As per Section 17(1)  and Section 17(2) of the Right to Education Act, 2009, nobody shall inflict any punishment on a child, neither physical nor mental. And if any person is involved in such an act, shall be made liable to disciplinary order. As per Section 8 of the Right to Education Act, it is the duty of the government to ensure compulsory admission and attendance of all the children between six to fourteen years.

The Juvenile Justice (Care And Protection Of Children) Act, 2015 (JJ Act)

As per Section 23 of the Act, when there has been any cruelty to the juvenile or the child, the offender may be punished with imprisonment which may extend to six months, or fine or with both. 

National Policy for Children, 2013 

It was adopted by the Government of India by 26th April 2013. It categorizes every person below 18 years of Age as Child and directs the state to ensure that all children between six to fourteen years are in school. 

R v Hopley (1860) 


The respondent, in this case, was a well off the person who was running a school in his home. The petitioner joined this school who was previously studied in a school nearby. The student was slow in learning and was found to be sluggish. The respondent received prior permission of the kid’s father to give to severe corporal punishment to put him in place. The kid was beaten up with a skipping rope and a walking stick. As a result of severe punishment, the kid was found dead the next day.   


Hopley was sentenced to four years of penal servitude and was incarcerated was convicted for manslaughter as he was in a parental position, that of a school teacher and was not convicted for murder. Till today the case is widely recognized by the name Eastbourne Manslaughter.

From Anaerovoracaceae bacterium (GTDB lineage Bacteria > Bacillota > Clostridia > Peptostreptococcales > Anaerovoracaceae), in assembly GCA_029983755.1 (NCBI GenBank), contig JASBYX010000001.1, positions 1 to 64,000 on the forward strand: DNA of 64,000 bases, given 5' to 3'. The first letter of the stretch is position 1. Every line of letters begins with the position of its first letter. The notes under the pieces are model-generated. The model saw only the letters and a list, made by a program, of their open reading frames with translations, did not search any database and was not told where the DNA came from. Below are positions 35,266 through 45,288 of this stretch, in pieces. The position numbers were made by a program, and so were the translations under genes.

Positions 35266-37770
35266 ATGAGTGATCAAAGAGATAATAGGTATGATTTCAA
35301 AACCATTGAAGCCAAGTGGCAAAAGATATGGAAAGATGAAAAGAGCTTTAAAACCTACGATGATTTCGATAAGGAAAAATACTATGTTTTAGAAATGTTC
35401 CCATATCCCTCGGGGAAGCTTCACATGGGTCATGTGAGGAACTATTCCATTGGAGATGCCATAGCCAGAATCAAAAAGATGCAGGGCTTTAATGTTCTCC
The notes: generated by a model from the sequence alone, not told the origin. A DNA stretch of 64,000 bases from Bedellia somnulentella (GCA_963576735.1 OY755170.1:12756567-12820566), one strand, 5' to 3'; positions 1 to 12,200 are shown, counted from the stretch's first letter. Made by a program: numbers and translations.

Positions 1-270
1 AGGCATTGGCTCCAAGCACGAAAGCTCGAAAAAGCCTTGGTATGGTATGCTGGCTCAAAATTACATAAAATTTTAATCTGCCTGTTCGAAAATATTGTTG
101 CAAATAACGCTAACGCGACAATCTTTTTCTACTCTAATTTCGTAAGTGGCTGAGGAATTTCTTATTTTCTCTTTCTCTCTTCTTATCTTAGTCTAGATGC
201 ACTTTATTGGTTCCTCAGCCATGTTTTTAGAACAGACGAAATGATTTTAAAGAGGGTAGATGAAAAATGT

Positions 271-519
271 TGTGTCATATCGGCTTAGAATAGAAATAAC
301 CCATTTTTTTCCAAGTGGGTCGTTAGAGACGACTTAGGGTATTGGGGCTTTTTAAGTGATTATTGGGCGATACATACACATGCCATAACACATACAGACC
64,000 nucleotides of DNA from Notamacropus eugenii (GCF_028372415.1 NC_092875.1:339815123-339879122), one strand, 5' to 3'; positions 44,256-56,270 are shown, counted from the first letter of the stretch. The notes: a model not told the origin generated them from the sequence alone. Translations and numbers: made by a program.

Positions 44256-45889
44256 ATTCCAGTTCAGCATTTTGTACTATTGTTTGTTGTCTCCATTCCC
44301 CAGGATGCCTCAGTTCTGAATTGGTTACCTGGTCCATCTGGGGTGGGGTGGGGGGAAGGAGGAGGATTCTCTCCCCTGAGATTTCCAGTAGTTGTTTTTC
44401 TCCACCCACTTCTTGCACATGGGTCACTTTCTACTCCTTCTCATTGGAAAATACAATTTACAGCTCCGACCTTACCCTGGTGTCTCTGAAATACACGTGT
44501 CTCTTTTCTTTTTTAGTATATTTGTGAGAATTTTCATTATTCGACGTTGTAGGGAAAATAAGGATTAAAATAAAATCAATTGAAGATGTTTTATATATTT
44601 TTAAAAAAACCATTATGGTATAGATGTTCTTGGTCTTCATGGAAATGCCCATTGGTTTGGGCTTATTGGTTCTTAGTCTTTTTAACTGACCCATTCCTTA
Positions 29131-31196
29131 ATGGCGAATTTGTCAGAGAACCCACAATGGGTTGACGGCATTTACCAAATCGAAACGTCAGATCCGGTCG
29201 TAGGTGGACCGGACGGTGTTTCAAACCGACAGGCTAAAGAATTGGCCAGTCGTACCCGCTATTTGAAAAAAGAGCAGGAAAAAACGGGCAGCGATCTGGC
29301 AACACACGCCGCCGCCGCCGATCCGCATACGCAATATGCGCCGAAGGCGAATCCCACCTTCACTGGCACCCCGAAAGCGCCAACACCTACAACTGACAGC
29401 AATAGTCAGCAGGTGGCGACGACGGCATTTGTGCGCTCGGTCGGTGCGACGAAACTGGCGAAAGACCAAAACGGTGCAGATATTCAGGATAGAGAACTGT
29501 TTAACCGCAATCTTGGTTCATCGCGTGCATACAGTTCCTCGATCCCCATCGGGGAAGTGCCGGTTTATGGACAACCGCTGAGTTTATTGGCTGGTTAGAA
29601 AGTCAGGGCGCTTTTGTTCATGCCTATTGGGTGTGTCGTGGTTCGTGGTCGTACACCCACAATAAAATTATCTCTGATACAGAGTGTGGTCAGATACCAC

corporal punishment should not be applicable as it is not an appreciable act in today’s society. It is still prevalent in India in many backward and rural areas. It makes the child arrogant and in some cases, it may become the reason for the child’s resistance to change. There are many other ways to make the child understand its mistake. A child inflicted by corporal punishment might resort to the same in future against some other kid.  The change we all expect happens only when a child dies or commits suicide. The situation should not be left until then. Even though corporal punishment has been banned by the Indian government throughout the country, this is been still followed by many. It might seem to be a better way of amending a child, it is highly advisable not to resort to such acts. 

The ban on corporal punishment is a big step towards a better tomorrow and which is commendable and the offender should be punished with severe imprisonment and should be taught the value of life. 

It is tantamount to child abuse and it needs to stop immediately. The citizens have to change their mindset to become zero-tolerant towards the injustice happening to a child. However, it is true that effective measures have been taken and awareness is being created and laws are being amended by the government of India. It is now the duty of the school management to stop these practices and work until such evil acts have been completely wiped off which does not seem unachievable.